A multi-frequency phase-shifting technique [19], which stems from the heterodyne principle, is applied for phase unwrapping in our implementation.

3. METHODOLOGY

A. Method Overview

The setup of the proposed method consists of a camera, a projector, and the static object to be measured, as shown in Fig. 1. The relative position of the camera, the projector, and the object are properly adjusted to make sure that the camera and the projector “view” a common region of the object surface. Then, a set of fringe patterns are projected onto the object surface, while the camera captures the modulated fringe images. After that, either the camera or the projector can be moved to another place around the measured object to enlarge the measurement region, while the other one maintains its position. The new relative position should also ensure that the camera and the projector have an overlapping field of view. A new set of modulated fringe images is then captured. These procedures are repeated until the whole surface of the object is scanned.

 figure: Fig. 1.

Fig. 1. Scheme for projecting fringe patterns and capturing modulated fringe images.

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 figure: Fig. 2.

Fig. 2. Overview of the propose method. The input is the specifically captured groups of modulated fringe images. The output is the reconstructed dense 3D points in a uniform coordinate frame.

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The projector in the $i$th position is denoted by ${P_i}(i = 1,2, \ldots ,{N_P})$, where ${N_P}$ represents the total number of projector positions. Suppose the camera move ${N_i}$ times when the projector is in the $i$th position, then we denote the camera in the ${N_i}$ positions as $C_i^j(j = 1,2, \ldots {N_i})$. The modulated fringe images captured by the camera $C_i^j$ are denoted as ${\mathbb C}_i^j$. The fringe patterns projected by the projector can be regarded as a set of unmodulated images and denoted as ${\mathbb P}$. Considering that when the projector remains fixed, the modulated fringe patterns on the object surface are unchanged no matter how many times the camera moves, we take ${P_i}$ and $C_i^j$ into the $i$th group, as shown in Fig. 1. In this image-capturing scheme, there are ${N_P}$ projector positions and ${N_c} = \sum\nolimits_{i = 1}^{{N_P}} {{N_i}}$ camera positions in total, which need to be accurately determined in the following 3D reconstruction process. It is worth noting that image sets ${\mathbb C}_i^{N_i}$ and ${\mathbb C}_i^{N_i}$ correspond to the same camera position.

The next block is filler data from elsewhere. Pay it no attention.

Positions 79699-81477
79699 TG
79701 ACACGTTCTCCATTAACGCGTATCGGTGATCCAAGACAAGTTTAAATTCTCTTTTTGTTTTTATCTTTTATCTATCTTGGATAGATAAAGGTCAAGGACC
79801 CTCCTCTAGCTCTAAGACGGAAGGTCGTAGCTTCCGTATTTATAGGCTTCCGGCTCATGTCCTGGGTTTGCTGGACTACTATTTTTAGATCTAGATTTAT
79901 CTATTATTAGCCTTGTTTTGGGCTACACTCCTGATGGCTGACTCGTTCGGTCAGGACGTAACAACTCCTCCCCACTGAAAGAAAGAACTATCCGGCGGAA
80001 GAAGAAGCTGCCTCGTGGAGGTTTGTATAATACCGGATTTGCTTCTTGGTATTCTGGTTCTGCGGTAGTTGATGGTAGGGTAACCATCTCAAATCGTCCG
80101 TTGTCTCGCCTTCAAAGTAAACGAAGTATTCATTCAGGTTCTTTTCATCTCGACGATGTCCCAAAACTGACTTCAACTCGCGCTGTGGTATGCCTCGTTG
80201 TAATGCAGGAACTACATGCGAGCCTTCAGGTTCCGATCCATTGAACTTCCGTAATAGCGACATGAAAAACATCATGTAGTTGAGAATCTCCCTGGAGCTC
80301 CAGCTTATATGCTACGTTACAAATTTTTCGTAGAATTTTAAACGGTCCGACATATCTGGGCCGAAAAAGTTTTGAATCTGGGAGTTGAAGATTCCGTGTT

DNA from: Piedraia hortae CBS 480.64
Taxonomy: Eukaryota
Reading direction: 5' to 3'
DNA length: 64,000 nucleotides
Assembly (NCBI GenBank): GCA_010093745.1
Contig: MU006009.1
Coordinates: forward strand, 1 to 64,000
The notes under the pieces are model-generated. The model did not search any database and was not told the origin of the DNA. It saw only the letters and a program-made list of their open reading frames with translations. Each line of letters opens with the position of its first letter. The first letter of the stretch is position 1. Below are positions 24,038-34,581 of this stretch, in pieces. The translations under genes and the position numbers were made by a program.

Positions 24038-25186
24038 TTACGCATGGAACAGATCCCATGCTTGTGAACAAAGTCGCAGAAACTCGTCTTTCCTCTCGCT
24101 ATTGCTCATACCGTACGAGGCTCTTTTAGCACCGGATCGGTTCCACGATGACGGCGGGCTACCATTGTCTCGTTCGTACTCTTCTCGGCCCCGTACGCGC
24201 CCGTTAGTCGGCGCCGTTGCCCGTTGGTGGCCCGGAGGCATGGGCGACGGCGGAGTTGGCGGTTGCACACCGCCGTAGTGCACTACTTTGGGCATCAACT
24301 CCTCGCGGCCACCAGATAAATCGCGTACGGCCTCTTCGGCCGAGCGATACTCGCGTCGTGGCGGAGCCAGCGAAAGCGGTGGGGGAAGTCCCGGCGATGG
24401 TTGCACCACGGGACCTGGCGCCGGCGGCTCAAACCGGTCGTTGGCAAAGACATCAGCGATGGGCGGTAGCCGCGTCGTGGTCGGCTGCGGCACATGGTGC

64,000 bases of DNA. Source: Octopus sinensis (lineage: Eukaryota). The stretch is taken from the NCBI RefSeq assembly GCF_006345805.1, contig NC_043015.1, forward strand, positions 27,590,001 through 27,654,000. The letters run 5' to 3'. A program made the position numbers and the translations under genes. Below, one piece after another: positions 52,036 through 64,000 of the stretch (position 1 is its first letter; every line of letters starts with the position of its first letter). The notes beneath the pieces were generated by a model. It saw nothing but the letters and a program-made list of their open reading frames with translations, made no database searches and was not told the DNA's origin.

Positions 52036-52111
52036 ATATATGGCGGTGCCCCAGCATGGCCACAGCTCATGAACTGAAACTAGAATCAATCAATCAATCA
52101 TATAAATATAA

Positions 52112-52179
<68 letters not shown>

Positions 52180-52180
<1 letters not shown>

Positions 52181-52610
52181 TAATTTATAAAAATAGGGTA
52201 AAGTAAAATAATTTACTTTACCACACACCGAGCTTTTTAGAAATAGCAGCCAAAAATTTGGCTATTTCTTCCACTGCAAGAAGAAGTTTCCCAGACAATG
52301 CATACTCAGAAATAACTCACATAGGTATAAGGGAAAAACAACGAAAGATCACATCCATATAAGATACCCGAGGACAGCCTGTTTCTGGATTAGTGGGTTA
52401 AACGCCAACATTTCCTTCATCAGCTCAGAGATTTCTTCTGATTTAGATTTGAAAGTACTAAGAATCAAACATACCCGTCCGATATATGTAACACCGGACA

Taking the ${N_c}$ groups of fringe images as input, the proposed method is largely composed of three components, namely phase decoding, self-registration of multi-views, and dense 3D point reconstruction as illustrated in Fig. 2. The phase information is extracted from the modulated fringe image sets to assist in establishing image correspondence points among ${P_i}$ and $C_i^j$. Sparse virtual markers are sampled and matched to construct geometric constraints of the camera and the projector in all positions. In the self-registration stage, the global positions of ${P_i}$ and $C_i^j$ are estimated under the framework of SfM by utilizing the virtual markers. Finally, the estimated global positions of the camera and the projector, as well as the dense image correspondence points, are used to automatically reconstruct a complete point dataset of the entire object surface in a unified coordinate system.

B. In-Group Dense Matching

The core of 3D reconstruction is how to accurately match the image locations of the same spatial point across different images [20]. In our solution, the projector joins in the global 3D reconstruction just like a camera. For each group of image sets ${\mathbb C}_i^{j}$, a dense in-group correspondence map is established in the following way.

For an arbitrary pixel $({u^c},{v^c})$ on the image plane of $C_i^j$, its vertical and horizontal absolute phases are first calculated from the modulated images ${\mathbb C}_i^{j}$, denoted as $({\phi ^h},{\phi ^v})$. The correspondence location on the image plane of is directly computed by

$$\left\{\begin{array}{l}{u^p} = \frac{{{\phi ^v}}}{{2\pi\! f}}\\[5pt]{v^p} = \frac{{{\phi ^h}}}{{2\pi\! f}}\end{array} \right.,$$
where $f$ is the frequency of the final fringe pattern. In this way, we can quickly establish a dense one-to-one mapping from $C_i^j$ to ${P_i}$, since no searching process is involved at all. The corresponding location calculated by Eq. (3) is in subpixels. The dense correspondence maps, denoted as $C_i^j \to {P_i}$, will be used in the follow-up dense 3D reconstruction process. It is worth noting that the correspondence map is unidirectional. Reverse direction correspondence ${P_i} \to C_i^j$, as well as the correspondence $C_i^j \to C_i^l$ for $j,l \in \{1,{2}, \ldots ,{N_i}\}$ and $j \ne l$, cannot be established in this way, which will be depicted in the next subsection.